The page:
, week of
Mar. 01, 2021
1. Save the Turtles
Millions of people were hard hit by the brutal winter storm that struck the state of Texas in February. So was wildlife. Especially hard hit were green sea turtles, which were “cold-stunned” by unusually frigid temperatures and left unable to swim or protect themselves. When word got out about the turtles’ predicament, however, hundreds of volunteers jumped into action to save them. Thousands of turtles were collected from beaches and waters near the shore and rushed to wildlife shelters where they could be kept warm. More than 9,400 were saved in what wildlife officials said was the largest cold-stunning event recorded since records first started to be kept in 1980. The rescue effort was successful. After a few days in shelters, most of the turtles were released back into the waters of the Gulf of Mexico on slippery slides attached to boats. Texas continues to recover from the deadly winter storm that hit in February. In the newspaper or online, find and closely read stories about recovery efforts. Pretend you are a leader of recovery efforts. Use what you read to write a “game plan” outlining the most important steps that need to be taken over the next month.
Common Core State Standards: Writing opinion pieces on topics or texts, supporting a point of view with reasons and information; citing specific textual evidence when writing or speaking to support conclusions.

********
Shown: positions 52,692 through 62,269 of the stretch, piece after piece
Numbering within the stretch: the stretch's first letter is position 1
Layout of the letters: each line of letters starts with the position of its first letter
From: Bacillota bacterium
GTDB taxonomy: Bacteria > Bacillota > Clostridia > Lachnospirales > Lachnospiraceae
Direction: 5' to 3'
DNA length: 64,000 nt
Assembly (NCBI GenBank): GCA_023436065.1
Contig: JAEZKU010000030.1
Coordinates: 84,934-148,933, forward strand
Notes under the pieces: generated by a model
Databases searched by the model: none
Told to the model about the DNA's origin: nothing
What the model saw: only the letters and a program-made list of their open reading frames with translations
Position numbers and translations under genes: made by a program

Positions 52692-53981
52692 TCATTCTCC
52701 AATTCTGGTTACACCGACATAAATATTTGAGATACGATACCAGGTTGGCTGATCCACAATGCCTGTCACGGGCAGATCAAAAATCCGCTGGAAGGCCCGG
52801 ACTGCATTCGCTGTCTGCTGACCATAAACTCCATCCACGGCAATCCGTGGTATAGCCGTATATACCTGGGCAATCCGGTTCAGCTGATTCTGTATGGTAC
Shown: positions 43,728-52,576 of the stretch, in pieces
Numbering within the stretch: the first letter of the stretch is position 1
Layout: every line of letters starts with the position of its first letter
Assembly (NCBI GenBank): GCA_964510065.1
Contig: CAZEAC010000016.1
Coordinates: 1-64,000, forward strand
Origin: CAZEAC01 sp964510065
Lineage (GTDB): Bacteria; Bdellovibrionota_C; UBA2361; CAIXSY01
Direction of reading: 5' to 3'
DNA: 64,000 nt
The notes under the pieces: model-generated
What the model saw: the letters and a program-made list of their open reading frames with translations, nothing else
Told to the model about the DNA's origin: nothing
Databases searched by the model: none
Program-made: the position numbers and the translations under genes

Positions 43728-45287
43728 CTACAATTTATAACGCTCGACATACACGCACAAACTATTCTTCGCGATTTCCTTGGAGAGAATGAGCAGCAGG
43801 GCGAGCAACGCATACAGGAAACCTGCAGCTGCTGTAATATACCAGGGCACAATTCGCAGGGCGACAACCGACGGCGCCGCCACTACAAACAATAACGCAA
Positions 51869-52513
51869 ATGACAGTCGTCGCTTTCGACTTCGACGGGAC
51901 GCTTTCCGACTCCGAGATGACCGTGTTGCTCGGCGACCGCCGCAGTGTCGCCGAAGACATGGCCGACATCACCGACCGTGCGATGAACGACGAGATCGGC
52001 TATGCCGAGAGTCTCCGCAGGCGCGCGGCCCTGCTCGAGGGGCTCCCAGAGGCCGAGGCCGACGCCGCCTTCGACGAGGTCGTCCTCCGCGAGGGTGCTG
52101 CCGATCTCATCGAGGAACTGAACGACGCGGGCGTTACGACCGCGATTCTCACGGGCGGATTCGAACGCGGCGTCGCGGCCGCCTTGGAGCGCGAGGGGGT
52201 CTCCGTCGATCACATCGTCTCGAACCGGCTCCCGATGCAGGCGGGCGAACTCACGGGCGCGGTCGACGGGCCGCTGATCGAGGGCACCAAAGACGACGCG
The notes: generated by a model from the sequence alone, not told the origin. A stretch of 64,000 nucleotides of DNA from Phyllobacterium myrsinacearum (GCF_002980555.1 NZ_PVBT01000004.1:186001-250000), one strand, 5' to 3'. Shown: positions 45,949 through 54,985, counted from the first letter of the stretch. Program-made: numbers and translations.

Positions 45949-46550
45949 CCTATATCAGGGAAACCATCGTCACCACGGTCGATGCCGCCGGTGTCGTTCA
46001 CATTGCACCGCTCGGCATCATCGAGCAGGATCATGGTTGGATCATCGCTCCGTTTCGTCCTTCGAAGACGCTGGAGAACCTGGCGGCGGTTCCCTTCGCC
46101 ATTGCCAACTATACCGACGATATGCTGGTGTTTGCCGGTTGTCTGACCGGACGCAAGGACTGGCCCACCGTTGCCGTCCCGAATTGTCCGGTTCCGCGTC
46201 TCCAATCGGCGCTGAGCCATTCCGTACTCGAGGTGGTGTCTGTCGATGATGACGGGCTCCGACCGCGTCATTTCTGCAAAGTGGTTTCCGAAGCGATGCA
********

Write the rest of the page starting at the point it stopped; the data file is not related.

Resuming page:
2. Powerful Graphic
In the battle against the coronavirus epidemic, the United States passed a grim milestone in February — 500,000 deaths from the disease. To mark the event, the New York Times newspaper came up with an unusual way to show how enormous that toll is. On Sunday, February 21, the newspaper devoted half of its front page to a graphic containing 500,000 dots — one for each person who has died. From afar, the graphic looked like a field of gray changing from light gray at the top to almost black at the bottom. Looking closely, viewers could see that the gray was made of individual dots, and the changing shades from light to dark symbolized how the deaths started with small numbers across the nation and accelerated to thousands a day. The graphic filled three of the newspaper’s six columns and ran from the top of the page to the bottom. Graphics, charts and illustrations often can help people understand events or issues in ways that words cannot. In the newspaper or online, find and study examples of these visual devices. Then find and read a story in which statistics or other numbers play a role. Create a graphic, chart or illustration to visually tell the significance of the numbers.